I imagine that this time of year must be tough for you and your family but I hope that somehow it is comforting to know that he is remembered fondly by so many – not only as a Hall of Famer on the field, but as a role model off the field as well.

With warm regards,
Reed Sandridge

Day 35: A Letter to Jayson Werth

Photo: Washington Post

Photo: Washington Post

I’m a huge Nationals fan. Two months ago today Washington Nationals’ right fielder Jayson Werth was convicted of reckless driving for cruising around in his Porsche at over 100 mph on the Capital Beltway last summer.

A judge sentenced him to serve five days in the Fairfax County Adult Detention Center. He’s been serving it over the weekends so that he can attend to his physical therapy for a shoulder surgery he had in early January. I figure he’s got some time to do some reading while he’s in jail – that is if he’s not swamped signing autographs – see this story.

I left him my number too. You never know he might get bored in there and I’d welcome a call from the Nats slugger – collect of course. I’ll keep you posted.

Jayson Werth


I know you have to spend a few days here so I thought I would drop you a note. I figured you might have time to actually read my letter while you are serving your sentence.

I’m a big fan of you and the Nationals – although I got to be honest, one of my favorite memories of you (if not my favorite) is from when you were with the Phillies. May 12, 2009 when you stole 2nd, 3rd and then home! That was awesome. Game 4 in 2012 was probably more amazing though – the stadium went nuts after you hit that walk-off homer against Lance Lynn. I wasn’t there – I was there though for game 5 – we won’t talk about that.

Anyway, we’re less than three weeks away from the start of Spring Training. I hope your shoulder rehab goes well so that you can get back to baseball as soon as you’re healthy enough to play.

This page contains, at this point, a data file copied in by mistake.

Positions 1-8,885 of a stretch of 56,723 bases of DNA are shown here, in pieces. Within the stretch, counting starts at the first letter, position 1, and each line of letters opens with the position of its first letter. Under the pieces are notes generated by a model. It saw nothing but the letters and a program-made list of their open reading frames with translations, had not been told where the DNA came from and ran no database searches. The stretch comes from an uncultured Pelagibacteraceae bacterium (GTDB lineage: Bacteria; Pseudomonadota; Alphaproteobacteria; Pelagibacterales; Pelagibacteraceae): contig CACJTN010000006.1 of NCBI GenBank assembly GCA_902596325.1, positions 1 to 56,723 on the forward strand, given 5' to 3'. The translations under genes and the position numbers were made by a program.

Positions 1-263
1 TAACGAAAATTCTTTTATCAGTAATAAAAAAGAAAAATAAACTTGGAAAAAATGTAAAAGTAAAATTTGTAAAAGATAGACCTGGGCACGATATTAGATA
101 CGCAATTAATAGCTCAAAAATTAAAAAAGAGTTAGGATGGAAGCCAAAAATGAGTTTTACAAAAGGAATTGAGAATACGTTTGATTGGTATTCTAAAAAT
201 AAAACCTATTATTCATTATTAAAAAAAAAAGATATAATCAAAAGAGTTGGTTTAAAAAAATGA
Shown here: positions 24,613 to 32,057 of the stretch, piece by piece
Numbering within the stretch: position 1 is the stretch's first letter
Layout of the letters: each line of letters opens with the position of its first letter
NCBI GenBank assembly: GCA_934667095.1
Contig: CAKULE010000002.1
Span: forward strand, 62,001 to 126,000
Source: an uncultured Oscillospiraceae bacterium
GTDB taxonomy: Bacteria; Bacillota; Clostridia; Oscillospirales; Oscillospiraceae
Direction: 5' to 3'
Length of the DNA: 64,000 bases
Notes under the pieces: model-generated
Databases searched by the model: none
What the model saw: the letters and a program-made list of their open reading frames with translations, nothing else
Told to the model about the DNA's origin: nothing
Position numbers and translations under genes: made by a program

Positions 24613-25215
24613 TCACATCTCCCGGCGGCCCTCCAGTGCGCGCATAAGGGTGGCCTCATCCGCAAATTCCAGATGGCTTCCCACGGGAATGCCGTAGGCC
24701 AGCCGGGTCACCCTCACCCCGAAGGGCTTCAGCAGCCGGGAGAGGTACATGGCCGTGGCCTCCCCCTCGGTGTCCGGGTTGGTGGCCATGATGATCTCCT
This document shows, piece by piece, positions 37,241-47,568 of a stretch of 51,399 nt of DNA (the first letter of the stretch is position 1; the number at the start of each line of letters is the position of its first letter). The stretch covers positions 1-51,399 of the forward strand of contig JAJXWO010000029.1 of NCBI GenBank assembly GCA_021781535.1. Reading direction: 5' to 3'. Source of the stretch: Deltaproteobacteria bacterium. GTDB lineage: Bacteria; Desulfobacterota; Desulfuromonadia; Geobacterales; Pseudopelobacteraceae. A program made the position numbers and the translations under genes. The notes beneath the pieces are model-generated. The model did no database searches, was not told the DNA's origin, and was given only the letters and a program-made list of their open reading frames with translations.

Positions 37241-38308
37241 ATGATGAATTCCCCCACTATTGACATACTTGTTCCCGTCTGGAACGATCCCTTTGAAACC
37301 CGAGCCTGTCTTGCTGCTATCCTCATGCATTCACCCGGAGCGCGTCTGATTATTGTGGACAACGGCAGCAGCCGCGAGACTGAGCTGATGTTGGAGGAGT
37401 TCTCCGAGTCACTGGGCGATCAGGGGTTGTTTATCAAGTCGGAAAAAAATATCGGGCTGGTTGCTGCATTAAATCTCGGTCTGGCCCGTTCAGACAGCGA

I have some free time – I guess that’s obvious given this letter – so if there is anything I can ever do to help out you and/or the team, let me know, it would be a dream come true.

Oh, and I read on the Fairfax Detention Ctr. website that you can make collect phone calls. If you are bored and you can’t reach your family and you need a break from signing Inmate Handbooks – feel free to give me a call. You can call me collect at xxx.xxx.xxxx.

Hang in there Jayson!

Your friend and loyal fan,
Reed Sandridge

 My address: PO Box 53065, Wash. DC, 20009

Day 21: Cade

Cade Pope's letter to the Carolina Panthers with owner Jerry Richardson's response below. Image courtesy of The Washington Post.

Cade Pope’s letter to the Carolina Panthers with owner Jerry Richardson’s response below. Image courtesy of The Washington Post.

Did you catch my post on Sunday about the 12-year-old from Yukon, Oklahoma who made the news with his handwritten letters to all 32 NFL teams? If not, take a moment to read the story, it’s inspiring. I got to thinking this week, I ought to write young Cade a handwritten letter to tell him how cool I think it was that he wrote each team – and he wrote them all by hand. It would have been so much easier to write the letter once and do a mail merge and send it out.


Dear Cade,

I’m a big fan of handwritten letters and I love that you took the time to write all 32 NFL teams. You’re awesome! It just goes to show you that you never know who might write you back if you send them a letter – especially a handwritten letter.

YoL-7-2I can’t join you as a fan of the Panthers (I’m a Pittsburgh Steelers fan), but I am your number one fan!

Keep writing letters,
Reed Sandridge